Saturday, 29 September 2012

Osombie (2012)

With so many zombie films hitting screens over the last few years, to stand out from the crowd nowadays, you really need a gimmick. Rushed into production to cash in on the death of Osama Bin Laden at the hands of the US Military, Osombie has an intriguingly offbeat and poor taste premise, but the script, the actors and the special effects are not up to fleshing this out into an entertaining full length feature, and the end result is surprisingly boring.

The action kicks off with US Special Forces storming Bin Laden's secret hideout in Pakistan to capture or kill him, and coming up against a horde of walking corpses, a result of Bin Laden’s experiments with weird chemicals that bring the deceased back to life. He is shot dead, but one of the troops is bitten and starts to turn into a zombie on the helicopter ride home and in a moment of panic Bin Laden’s corpse falls in to the sea. Cut to another band of troops, a few months later, and this time in Afghanistan, trying to find the source of a spate of zombies springing up in the country. Can they stop the spread of the undead before it threatens the whole world? Moreover, is Bin Laden not as dead as it was thought?

The first major fault lies with the script, which fails to back up a great film pitch with a decent story or characters. The quest for somebody or something is one of the classic storytelling archetypes, so you would think that the hunt for the undead version of Osama Bin Laden surely has story telling potential, but the film takes up too much time with repetitive and grating scenes of the soldiers shooting zombies. These scenes are not scary or suspenseful, as a horde of zombies is usually a dozen at the most, and with them being out in the middle of the desert, the zombies can be seen from some distance, reducing the potential for sudden scares. Not that this stops the dumb gung-ho troops, who happily wade into close combat and then are amazed when they are bitten and infected. Moreover, as if the film has to fill some kind of cliché quota, we get a pointless training montage, and even a shot of somebody running in slow motion shouting "NOOOOOOOOOOOOO"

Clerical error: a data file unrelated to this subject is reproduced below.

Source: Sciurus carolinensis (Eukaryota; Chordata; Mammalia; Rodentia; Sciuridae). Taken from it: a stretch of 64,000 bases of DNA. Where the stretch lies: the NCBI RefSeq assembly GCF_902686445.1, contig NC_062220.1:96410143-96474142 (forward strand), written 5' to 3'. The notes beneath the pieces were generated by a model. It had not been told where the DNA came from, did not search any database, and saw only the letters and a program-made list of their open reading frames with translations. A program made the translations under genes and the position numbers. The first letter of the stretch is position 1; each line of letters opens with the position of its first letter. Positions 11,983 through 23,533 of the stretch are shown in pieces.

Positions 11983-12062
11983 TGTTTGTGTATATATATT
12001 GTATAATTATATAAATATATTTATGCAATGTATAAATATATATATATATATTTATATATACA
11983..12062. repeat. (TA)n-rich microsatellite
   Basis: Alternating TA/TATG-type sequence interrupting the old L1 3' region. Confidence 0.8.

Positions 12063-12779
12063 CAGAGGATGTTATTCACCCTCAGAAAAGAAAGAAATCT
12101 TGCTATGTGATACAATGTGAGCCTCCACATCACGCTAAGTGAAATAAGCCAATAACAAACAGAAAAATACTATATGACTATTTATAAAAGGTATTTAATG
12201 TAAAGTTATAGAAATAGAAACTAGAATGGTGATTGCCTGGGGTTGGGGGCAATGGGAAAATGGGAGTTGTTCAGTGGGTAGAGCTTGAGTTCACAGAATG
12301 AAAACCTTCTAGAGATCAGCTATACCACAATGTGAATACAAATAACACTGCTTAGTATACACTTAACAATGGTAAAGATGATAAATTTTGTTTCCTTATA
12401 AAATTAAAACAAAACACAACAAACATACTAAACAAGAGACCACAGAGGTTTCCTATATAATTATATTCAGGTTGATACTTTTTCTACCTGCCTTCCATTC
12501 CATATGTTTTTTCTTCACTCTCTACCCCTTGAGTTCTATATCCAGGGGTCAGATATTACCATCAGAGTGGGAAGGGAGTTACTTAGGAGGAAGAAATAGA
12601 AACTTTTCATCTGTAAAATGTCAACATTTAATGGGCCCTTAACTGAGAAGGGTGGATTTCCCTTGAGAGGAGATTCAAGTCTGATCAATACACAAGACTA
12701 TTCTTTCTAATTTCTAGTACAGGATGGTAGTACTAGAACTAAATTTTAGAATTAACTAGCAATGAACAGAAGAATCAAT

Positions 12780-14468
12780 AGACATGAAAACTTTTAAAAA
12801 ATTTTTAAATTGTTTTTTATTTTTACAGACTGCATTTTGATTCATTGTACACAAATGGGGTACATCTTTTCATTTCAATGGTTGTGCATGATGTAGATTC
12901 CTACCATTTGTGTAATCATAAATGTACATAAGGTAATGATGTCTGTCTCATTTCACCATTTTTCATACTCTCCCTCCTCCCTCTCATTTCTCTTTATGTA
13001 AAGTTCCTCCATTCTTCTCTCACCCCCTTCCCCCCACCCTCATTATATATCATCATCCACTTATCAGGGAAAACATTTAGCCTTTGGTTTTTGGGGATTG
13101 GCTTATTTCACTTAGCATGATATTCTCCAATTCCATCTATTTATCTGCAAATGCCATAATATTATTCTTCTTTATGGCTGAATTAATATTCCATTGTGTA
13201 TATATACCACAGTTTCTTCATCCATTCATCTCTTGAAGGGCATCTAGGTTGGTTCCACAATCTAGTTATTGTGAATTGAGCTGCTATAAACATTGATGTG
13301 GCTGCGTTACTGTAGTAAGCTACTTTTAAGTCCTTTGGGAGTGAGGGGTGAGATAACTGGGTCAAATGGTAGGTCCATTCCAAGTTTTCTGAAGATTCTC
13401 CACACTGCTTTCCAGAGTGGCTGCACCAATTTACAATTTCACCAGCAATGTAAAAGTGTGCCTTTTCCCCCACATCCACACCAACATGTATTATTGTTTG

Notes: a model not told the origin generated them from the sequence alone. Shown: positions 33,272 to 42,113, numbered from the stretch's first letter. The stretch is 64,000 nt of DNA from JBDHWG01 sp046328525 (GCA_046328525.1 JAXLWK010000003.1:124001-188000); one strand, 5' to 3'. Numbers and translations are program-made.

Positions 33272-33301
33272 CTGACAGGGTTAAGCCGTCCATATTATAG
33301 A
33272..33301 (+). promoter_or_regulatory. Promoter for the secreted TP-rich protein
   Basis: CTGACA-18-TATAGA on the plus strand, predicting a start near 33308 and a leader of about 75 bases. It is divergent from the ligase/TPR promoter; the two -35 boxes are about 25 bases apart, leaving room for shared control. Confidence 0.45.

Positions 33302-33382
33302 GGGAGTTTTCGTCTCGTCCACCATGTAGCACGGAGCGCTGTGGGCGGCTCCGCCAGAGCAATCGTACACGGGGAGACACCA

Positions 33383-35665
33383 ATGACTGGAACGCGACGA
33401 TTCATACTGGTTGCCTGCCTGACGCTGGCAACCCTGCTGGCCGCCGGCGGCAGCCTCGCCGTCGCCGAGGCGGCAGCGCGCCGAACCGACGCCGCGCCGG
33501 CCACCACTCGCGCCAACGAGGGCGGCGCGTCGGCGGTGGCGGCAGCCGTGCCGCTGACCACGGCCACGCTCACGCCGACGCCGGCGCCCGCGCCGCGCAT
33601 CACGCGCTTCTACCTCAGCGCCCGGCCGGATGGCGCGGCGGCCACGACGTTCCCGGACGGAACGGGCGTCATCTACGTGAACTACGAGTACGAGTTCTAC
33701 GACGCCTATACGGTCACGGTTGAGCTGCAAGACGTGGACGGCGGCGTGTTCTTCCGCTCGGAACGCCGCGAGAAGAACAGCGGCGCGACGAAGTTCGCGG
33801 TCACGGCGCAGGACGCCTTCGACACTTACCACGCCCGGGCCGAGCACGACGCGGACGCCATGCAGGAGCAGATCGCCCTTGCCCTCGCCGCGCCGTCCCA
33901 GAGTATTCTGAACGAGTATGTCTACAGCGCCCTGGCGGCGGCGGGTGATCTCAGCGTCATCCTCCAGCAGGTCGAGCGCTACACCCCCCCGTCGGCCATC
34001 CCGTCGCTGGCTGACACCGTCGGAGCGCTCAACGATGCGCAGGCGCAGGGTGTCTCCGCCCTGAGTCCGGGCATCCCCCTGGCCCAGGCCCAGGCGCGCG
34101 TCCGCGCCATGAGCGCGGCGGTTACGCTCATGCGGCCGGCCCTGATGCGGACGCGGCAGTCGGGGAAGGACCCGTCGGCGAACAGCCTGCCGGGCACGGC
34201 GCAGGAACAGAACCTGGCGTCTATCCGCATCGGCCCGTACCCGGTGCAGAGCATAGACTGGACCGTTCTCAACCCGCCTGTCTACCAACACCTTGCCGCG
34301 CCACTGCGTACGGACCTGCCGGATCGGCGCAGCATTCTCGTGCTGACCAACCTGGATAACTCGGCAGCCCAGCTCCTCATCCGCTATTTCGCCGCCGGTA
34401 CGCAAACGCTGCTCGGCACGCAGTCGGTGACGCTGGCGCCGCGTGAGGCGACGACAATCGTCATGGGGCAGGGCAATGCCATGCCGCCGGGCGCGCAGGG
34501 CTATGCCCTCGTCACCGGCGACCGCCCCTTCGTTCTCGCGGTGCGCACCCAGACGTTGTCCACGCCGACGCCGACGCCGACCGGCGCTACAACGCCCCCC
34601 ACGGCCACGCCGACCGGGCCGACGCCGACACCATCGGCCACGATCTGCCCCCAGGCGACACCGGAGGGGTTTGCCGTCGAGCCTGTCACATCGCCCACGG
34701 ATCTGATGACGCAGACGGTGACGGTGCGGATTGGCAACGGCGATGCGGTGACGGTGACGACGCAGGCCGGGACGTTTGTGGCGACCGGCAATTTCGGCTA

When they are not killing or being killed our heroes are badly delivering crappy jokes and dull dialogue, and when the director tries to switch gears and go for some emotional resonance, the lines are said in the same flat manner as the humour and exposition, and make just as little impact. The villains are just as cartoonish and two-dimensional as the soldiers are, all wearing the standard beard and turban uniform, and every other line of (subtitled) dialogue contains the words God, Allah or infidels.

Some poor quality effects compound the script and acting problems. CGI has become a useful tool for filmmakers to achieve results on screen that belie a low budget, such as in the recent Iron Sky, but here it is used to generate both blood and bullet squibs. Unfortunately, they are poorly rendered and rather obviously from a computer, which makes the constant use of a blood splatter on the 'camera lens' throughout the film, baffling and irritating.

The makeup is competent, nothing particularly new or innovative, just the typical contemporary movie zombie look. This seems to be in keeping with a wider desire by the makers to keep everything very familiar for fans of the genre, and much of the standard undead mythology is adhered to, such as a bite from a zombie causing infection, and needing a bullet in the head being to kill one.

Considering the title of the film, there is one character that is sorely underused, as the Osombie only really appears in the closing few minutes and on-screen or off, he presents nothing in the way of threat or menace. There is also a missed opportunity with some interesting symbolism that is never explored (maybe religious extremism is spreading like a virus?) and what could be a funny fake trailer or a South Park episode is badly stretched out to leave a horror-comedy lacking in scares or laughs.